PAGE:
It's been nearly seven years since Ketchikan Pulp Co. closed its pulp mill and four years since it last hauled timber off the Tongass National Forest, and the cleanup of sites contaminated by the company's logging operations is nearly complete.
KPC has been working with the U.S. Forest Service, the U.S. Environmental Protection Agency and the state Department of Environmental Conservation to clean up about 25 sites, said Ken Vaughan, the Forest Service's deputy director of engineering.
The contamination "boils down to petroleum and broken batteries. It's mostly diesel spills, spills of oil from the shop area, or gasoline spills," Vaughan said. "These are sites that KPC used as part of their operations for the 50-year long-term timber sale contract."
The 50-year term would have ended in October 2004 had it reached completion. The pulp mill closed in March of 1997. Louisiana Pacific Corp., KPC's Portland, Ore.-based parent company, said the pulp mill had been losing money and needed up to $200 million in renovations.
Vaughan said there is still some work to be done at Naukati, which is on the west side of Prince of Wales Island. Crews are finishing up fuel-spill cleanups at Ratz Harbor and East Twelvemile, on the east side of the island.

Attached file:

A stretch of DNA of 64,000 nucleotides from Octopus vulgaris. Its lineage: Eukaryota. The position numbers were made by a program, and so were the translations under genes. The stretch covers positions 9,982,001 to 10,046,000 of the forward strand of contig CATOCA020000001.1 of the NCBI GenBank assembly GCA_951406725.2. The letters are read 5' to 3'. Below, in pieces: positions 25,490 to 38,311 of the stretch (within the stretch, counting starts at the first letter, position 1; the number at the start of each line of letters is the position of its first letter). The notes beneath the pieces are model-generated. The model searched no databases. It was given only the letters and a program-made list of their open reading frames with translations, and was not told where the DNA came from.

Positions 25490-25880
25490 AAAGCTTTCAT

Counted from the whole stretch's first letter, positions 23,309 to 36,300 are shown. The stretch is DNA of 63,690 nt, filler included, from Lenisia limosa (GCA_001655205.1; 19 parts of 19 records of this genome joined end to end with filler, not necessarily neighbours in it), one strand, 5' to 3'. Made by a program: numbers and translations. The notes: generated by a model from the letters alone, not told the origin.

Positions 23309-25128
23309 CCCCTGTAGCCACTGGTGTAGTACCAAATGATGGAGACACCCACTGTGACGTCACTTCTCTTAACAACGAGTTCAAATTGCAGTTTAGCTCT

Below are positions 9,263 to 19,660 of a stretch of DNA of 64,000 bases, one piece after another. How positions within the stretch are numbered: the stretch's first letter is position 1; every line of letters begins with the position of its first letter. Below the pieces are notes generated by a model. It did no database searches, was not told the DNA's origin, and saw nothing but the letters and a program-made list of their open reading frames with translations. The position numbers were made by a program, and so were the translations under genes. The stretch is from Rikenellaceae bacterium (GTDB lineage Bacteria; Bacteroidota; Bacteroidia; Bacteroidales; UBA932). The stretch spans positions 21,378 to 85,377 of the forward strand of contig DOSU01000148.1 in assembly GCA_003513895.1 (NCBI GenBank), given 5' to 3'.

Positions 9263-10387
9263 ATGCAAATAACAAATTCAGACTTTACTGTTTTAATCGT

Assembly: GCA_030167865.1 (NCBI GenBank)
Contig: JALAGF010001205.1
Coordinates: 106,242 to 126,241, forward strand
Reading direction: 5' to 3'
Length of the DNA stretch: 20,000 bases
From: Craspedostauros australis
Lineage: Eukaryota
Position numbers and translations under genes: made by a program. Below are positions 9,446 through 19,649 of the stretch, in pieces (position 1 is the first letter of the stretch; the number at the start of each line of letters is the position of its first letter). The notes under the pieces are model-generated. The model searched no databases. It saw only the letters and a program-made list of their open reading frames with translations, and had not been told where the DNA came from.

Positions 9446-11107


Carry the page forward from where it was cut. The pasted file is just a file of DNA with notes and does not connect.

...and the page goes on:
The cleanup is estimated to cost KPC about $13 million, Vaughan said. The Forest Service's share of the bill has come to about $4 million.
David Dugan, spokesman for KPC's parent company, Louisiana Pacific Corp., said KPC has been working closely with the federal and state agencies.
"We are nearing the end of our activities surrounding the camp cleanups," Dugan said.
KPC signed the cleanup agreement with federal and state agencies in July of 1997.
The cleanup entailed digging out soil contaminated with petroleum and broken batteries, and shipping it to landfills in Washington and Ketchikan, said Anne Marie Palmieri, an environmental specialist with DEC and the project manager for the KPC cleanup.
Palmieri said the soil was excavated and stockpiled on one of the sites, and then allowed to bioremediate, or degrade naturally.
"There are microorganisms in the soil that will eat the petroleum hydrocarbon, and a lot of times the only thing those microorganisms need to eat more petroleum is oxygen. When you dig up the soil and aerate it, it encourages the growth of these microorganisms," Palmieri said.
Masha Herbst can be reached at email@example.com.
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